Saturday, March 20, 2010

Knees Forward, Sit Back and Down

Sitting back and down in Zhan Zhuang (relaxing the lower back, rolling the femur heads forward) allows the kua to close. And, how much my kua can close is an indication of how relaxed and open my lower back is. I'm beginning to get a kinesthetic feeling of extending through my legs to the ground. A Wujifa exercise or method that helps me notice and develop this feeling is Knees Forward, Sit Back and Down. The following describes a typical classroom experience.

Sitting back and down into my heels, I would feel that I was losing my balance and falling backward. To 'maintain balance', I would tense up instead of relaxing further. So to aid in relaxing, I'd be guided to slide the knees forward (shift weight forward) so my weight would be in the center of my foot. However, when I shifted forward I also tended to lean back and my kua would pop out. This prompted another round of sit back and down to close the kua and then slide the knees forward to relax-balance.

This cycle resulted in my routinely "ratcheting down" which ended with me sitting on the floor in a sweaty, confused, frustrated heap. See the following animation. Notice how the entire torso shifts forward with "knees forward" and how the knees stay in place with "sit back and down" practice.

video

In this animation, I say this "ratcheting down" is the wrong way which may infer that the way I am practicing now is the right way. More to the truth, where I was and where I am now are steps or stages or refinements in my practice.

In recent months, the knees forward, sit back and down has bubbled up as a theme in my practice. However, this time, I'm not getting stuck so much in the earlier "ratcheting down" loop. I now have a better feel-understanding for the singular feeling which I earlier mis-interpreted as a two-step process.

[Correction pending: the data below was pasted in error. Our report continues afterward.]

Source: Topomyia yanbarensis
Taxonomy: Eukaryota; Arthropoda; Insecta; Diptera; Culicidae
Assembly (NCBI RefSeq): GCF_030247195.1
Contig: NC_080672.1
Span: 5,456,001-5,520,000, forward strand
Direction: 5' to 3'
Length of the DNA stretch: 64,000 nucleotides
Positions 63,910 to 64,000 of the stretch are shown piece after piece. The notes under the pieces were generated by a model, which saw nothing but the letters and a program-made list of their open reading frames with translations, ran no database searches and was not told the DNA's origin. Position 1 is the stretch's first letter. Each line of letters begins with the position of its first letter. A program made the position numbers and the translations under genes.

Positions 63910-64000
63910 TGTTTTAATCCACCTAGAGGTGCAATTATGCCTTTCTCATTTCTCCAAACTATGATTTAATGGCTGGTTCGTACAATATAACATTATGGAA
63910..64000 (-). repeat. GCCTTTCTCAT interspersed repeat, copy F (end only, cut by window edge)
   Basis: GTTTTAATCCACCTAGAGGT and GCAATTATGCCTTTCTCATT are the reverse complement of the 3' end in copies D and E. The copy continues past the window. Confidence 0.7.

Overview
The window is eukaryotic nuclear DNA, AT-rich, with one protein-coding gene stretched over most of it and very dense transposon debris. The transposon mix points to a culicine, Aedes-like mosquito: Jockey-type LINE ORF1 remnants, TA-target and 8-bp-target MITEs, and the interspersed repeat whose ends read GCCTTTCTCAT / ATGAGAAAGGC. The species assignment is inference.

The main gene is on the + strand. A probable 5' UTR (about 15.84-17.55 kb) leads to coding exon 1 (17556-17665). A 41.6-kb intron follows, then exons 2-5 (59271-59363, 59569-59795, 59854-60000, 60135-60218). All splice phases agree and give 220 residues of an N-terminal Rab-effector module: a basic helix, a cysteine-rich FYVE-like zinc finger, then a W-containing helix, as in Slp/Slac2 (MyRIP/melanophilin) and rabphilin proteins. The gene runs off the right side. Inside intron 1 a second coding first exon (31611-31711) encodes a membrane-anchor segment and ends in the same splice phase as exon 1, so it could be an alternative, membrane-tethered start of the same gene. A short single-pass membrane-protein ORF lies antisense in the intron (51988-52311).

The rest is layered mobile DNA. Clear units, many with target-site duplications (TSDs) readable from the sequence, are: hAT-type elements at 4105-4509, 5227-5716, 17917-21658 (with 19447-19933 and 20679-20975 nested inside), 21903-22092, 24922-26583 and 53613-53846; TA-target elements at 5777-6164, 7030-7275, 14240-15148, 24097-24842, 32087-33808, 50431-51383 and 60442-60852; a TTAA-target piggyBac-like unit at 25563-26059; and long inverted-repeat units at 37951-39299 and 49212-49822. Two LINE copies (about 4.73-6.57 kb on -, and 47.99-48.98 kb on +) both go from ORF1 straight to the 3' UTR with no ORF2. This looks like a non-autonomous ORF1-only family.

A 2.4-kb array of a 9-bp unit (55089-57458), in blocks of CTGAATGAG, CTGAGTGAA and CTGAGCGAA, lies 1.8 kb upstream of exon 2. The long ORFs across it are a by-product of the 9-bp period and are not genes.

This time around I feel an extending or a lengthening feeling in the quads which has resulted in feeling more weight loading in my thighs and feeling down my calves to the ground.

In the following diagram, "Feeling "A" - Holding" is how, in retrospect, I would describe the feeling that resulted in my "ratchet stance" as in the above animation. I did not know there was another feeling at that time. "Feeling "B" - Letting Go" is the feeling I feel now. After feeling this, I can go back and recreate Feeling "A". The yellow arrows represent the kinesthetic feeling. The red arrows indicate the intention-to feeling. There is both a physical and intention-to activity here. The result is a tactile, observable feeling. (I'm letting go just enough to feel something else than nothing. I'm still holding a lot.)



Of course, "Feeling B" is not the goal, but another first step; another level of refinement. The Knees Forward, Sit Back and Down method helped me to find this feeling in my legs. Because "Feeling A" still dominates, I consciously practice getting "Feeling B" in my stance practice. Remember, "Once you get the feeling, get rid of the method." I still set up my knees and back as in the method but closer together like one move than two and I get to that feeling much more quickly.

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